Details

Ethnic Landscapes in an Urban World
Type: Book
ISBN: 978-0-7623-1321-1

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Book part
Publication date: 21 July 2017

Farah Y. Shakir and Yih-teen Lee

Global leadership involves the ability to connect with individuals from different cultures. Connecting is an actionable process that creates mutual understanding, positive…

Abstract

Global leadership involves the ability to connect with individuals from different cultures. Connecting is an actionable process that creates mutual understanding, positive feeling, and a common approach to collaborate. Forming interpersonal connections can be an effective way for global leaders to cut across cultural differences as it is based on a universal human need for belonging. Our study aims to understand the specific actions global leaders engage in to connect with people across cultures. Furthermore, we examine how identity experiences of multicultural individuals contributed to their capabilities of connecting with people from different cultures in their role of global leader. Through a qualitative analysis of in-depth interviews with multicultural individuals in global leadership positions, we develop a model of connecting across cultures involving specific leadership actions that lead to emotive, cognitive, and behavioral dimensions for connection. Our model also illustrates how multicultural identity experiences equip global leaders with qualities such as empathy, perspective-taking, and integration, which enable them to engage in actions for connecting to people across cultures. The research in this chapter contributes to a better understanding of global leadership with novel insights into how global leaders connect to people and sheds light on the advantages of multicultural identity experiences in this process.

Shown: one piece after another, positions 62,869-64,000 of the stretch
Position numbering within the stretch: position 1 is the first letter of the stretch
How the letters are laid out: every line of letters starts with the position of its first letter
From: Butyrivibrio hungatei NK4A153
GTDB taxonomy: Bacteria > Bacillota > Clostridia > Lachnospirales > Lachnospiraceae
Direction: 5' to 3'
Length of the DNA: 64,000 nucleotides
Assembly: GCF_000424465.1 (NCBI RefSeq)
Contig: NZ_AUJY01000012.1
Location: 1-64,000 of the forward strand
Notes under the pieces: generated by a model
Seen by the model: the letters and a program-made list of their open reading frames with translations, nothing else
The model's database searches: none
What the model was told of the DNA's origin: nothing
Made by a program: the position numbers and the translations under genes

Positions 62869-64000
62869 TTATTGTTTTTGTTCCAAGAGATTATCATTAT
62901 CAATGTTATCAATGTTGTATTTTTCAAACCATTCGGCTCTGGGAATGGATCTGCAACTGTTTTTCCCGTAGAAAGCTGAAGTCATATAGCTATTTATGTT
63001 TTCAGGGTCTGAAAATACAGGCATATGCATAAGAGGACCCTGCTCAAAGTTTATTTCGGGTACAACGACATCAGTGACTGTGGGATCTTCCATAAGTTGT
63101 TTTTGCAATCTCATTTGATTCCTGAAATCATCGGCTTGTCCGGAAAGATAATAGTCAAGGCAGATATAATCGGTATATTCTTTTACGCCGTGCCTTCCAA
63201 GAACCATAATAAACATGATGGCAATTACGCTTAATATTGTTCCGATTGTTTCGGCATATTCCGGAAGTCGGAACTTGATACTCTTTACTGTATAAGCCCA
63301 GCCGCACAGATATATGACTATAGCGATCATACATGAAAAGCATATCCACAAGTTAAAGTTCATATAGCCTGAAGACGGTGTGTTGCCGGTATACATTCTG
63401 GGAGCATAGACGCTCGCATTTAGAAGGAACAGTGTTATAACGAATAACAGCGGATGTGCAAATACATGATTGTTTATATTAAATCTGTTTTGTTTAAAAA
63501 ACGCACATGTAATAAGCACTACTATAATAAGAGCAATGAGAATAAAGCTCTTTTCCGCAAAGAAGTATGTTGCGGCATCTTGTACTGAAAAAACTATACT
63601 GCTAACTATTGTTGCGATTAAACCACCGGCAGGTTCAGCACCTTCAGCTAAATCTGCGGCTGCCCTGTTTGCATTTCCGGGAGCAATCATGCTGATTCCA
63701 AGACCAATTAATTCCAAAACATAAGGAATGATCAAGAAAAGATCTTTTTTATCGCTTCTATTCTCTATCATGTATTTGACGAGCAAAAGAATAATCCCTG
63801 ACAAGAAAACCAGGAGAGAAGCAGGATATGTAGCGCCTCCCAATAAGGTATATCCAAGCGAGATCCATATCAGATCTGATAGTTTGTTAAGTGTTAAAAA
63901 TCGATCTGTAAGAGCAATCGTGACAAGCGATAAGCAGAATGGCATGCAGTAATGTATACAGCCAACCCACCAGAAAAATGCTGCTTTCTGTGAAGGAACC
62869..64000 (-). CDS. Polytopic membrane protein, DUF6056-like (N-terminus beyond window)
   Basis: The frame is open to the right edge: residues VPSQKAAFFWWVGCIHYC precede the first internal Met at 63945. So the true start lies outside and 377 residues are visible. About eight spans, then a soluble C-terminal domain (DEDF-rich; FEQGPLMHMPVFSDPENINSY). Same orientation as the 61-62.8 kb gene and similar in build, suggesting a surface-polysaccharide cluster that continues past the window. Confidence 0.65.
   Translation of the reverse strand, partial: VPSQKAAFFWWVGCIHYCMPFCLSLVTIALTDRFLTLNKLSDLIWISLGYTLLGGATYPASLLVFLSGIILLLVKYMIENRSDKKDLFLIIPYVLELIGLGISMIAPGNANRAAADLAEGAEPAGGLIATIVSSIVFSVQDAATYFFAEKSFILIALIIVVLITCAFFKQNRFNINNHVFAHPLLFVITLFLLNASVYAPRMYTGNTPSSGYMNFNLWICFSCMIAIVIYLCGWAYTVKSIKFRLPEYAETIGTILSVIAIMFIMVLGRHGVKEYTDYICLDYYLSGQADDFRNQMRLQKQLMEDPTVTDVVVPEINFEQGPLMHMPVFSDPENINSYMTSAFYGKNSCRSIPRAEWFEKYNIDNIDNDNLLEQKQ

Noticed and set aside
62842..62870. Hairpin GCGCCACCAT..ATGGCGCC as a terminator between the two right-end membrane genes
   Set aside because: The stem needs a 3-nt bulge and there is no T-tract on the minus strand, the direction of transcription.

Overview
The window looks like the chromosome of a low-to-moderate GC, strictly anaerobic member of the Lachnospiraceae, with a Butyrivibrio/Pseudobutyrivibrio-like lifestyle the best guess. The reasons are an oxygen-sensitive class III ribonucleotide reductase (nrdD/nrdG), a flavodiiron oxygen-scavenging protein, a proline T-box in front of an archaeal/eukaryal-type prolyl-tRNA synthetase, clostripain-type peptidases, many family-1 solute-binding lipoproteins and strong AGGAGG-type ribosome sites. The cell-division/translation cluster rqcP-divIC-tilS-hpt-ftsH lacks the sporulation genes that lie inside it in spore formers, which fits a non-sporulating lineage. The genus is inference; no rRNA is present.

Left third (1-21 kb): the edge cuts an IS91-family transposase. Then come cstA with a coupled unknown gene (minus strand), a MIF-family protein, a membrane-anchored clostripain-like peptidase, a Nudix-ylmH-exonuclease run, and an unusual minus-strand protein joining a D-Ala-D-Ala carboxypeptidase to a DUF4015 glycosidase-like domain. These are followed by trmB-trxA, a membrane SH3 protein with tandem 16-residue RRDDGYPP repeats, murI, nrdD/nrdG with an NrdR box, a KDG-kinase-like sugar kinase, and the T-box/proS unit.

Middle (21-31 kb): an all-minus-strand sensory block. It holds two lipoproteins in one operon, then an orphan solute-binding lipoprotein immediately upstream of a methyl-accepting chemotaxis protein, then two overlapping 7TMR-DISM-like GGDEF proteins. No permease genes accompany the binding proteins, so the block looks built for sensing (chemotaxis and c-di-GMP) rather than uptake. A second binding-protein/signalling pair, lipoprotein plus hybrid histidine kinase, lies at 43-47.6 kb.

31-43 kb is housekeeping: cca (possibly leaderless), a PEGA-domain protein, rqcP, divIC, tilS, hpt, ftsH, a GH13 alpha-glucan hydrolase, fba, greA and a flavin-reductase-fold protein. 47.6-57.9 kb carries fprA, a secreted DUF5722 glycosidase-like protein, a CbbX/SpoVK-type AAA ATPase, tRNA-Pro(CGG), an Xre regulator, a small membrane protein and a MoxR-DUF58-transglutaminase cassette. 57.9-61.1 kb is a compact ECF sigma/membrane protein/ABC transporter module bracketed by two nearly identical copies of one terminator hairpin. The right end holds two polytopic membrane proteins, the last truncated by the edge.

Details

Advances in Global Leadership
Type: Book
ISBN: 978-1-78714-698-3

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Article
Publication date: 8 February 2021

Mike Szymanski, Ilan Alon and Komal Kalra

In this study, micro-foundations of strategy as the theoretical framework to study the effect of managers’ individual characteristics on multinational team performance are…

Abstract

Purpose

In this study, micro-foundations of strategy as the theoretical framework to study the effect of managers’ individual characteristics on multinational team performance are adopted. In particular, the purpose of this paper is to study managers’ multilingual communication abilities and multicultural background, and their role in, respectively, effectively reconfiguring team human assets and sensing cognitively distant opportunities and threats.

Design/methodology/approach

This study uses national football teams competing in national and international competitions and their coaches’ characteristics as the data set to test the theory. Using random coefficient modeling and ordinary least square regression, this paper analyzes two samples of 222 and 79 teams and found that both these characteristics contribute to team performance; however, their effects differ depending on the team environment.